Tsipras vows that Greece does not repeat its past economic mistakes

Greece _ Agencies

Greek Prime Minister Alexis Tsipras vowed Tuesday that his country will not repeat the "economic mistakes and past behaviour" that pushed the country to the brink of financial collapse.

Speaking to the European Parliament, Tsipras said Greece "will continue the path of financial stability," after Saturday promised voters to cut taxes and raise the minimum wage in order to support the economic recovery of his country.

Greece has suffered over eight years of austerity policy imposed under three international bailout plans with a total cost of 289 billion euros (330 billion dollars) in 2010, 2012 and 2015 to save Greece from its accumulated debts.

Greece ended the third rescue plan last month, and Tsipras vowed to cut property and sales taxes and increase the incomes of hundreds of thousands of middle-class farmers and Greeks.

But in his speech to the European Parliament in Strasbourg in eastern France, the young prime Minister stressed that Greece would not return to the "waste and corruption" that had led his country to bankruptcy.

He stressed that there is a "historical break with the past, it's a new beginning."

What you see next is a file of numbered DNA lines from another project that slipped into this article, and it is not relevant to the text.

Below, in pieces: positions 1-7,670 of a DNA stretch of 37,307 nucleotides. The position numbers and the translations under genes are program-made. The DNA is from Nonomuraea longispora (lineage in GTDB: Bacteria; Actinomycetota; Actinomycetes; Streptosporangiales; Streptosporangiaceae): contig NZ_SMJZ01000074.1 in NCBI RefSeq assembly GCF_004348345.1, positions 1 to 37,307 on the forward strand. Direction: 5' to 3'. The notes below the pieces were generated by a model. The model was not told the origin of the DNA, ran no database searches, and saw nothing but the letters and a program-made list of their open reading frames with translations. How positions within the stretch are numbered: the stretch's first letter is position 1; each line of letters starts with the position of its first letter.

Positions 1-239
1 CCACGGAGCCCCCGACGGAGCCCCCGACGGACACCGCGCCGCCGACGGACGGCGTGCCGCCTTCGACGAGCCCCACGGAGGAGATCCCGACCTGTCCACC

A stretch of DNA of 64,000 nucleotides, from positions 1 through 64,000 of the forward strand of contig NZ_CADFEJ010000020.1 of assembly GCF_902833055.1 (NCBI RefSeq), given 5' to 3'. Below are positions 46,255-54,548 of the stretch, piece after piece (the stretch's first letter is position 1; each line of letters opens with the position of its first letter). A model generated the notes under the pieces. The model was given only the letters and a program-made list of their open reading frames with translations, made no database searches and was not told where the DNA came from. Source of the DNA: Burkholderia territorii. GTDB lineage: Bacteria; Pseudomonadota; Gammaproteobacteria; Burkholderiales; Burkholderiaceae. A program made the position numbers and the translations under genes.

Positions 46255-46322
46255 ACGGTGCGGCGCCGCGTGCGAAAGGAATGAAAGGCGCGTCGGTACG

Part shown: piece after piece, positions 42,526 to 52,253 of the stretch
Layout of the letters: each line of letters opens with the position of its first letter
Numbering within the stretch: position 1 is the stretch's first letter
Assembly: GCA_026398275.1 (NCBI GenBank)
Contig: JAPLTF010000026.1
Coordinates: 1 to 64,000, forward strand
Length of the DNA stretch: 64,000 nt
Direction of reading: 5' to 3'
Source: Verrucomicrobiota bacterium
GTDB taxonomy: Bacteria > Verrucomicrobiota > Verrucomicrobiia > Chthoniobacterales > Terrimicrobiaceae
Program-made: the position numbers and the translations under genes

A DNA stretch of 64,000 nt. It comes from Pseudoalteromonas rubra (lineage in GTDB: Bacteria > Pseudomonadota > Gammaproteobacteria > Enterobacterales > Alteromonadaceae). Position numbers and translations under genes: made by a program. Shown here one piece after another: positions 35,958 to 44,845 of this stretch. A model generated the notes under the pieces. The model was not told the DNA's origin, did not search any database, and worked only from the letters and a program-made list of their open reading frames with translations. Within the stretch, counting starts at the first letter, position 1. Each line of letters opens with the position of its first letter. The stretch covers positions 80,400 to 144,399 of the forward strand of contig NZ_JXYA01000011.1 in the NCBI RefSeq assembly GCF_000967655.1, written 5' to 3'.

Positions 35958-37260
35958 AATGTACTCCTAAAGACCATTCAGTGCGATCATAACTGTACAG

"Our exit from the last program of financial reforms does not mean we will return (to the policies) of the past in our country," he said. On the contrary, we are committed to avoiding the mistakes and behavior of the past that led to the crisis. "

Economic reforms requested by creditors have led Greece to lose one quarter of its gross domestic product (GDP) in eight years and the unemployment rate has risen to about 27,000 percent in 2013.

Greece is the last country, after Portugal, Ireland, Spain and Cyprus, to emerge from international aid programmes that have been broken by the collapse and possibly the eurozone's collapse.

However, it has pledged to maintain an initial surplus in the budget of at least 3.5 percent until 2022, and at least 2.2 percent between 2023 and 2060, with an average economic growth of 3 percent a year.

Tsipras, who leads the leftist Cerza party, warned the European deputies of the rise of the "right-wing populist," noting that the management of the global economic crisis has in some cases resulted in the strengthening of the rise of extremist parties.


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